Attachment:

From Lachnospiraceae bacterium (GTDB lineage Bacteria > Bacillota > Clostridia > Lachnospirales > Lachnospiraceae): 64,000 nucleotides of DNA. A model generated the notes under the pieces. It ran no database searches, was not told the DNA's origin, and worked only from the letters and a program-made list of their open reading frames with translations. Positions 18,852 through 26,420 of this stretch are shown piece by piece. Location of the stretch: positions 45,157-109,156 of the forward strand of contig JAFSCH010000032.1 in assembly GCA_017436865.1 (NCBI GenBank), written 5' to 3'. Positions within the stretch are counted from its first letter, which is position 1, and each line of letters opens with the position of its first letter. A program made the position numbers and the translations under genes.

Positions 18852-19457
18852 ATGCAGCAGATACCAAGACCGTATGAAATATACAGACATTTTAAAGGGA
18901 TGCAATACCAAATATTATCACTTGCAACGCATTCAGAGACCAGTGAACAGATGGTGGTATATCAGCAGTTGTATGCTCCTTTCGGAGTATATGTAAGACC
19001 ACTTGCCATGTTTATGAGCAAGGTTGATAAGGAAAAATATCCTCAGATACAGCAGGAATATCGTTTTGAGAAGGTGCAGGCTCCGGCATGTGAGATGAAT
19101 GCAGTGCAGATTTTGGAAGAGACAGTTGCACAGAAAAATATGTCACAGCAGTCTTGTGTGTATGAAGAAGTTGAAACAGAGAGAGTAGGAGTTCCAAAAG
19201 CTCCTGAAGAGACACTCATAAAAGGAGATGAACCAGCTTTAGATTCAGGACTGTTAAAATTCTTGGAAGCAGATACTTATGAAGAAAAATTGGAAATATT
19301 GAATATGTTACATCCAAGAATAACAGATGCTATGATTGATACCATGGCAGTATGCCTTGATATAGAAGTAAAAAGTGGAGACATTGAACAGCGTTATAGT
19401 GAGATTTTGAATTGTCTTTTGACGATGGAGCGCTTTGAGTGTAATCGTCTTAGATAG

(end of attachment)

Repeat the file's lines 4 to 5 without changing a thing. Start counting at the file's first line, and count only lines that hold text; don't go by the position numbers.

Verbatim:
18901 TGCAATACCAAATATTATCACTTGCAACGCATTCAGAGACCAGTGAACAGATGGTGGTATATCAGCAGTTGTATGCTCCTTTCGGAGTATATGTAAGACC
19001 ACTTGCCATGTTTATGAGCAAGGTTGATAAGGAAAAATATCCTCAGATACAGCAGGAATATCGTTTTGAGAAGGTGCAGGCTCCGGCATGTGAGATGAAT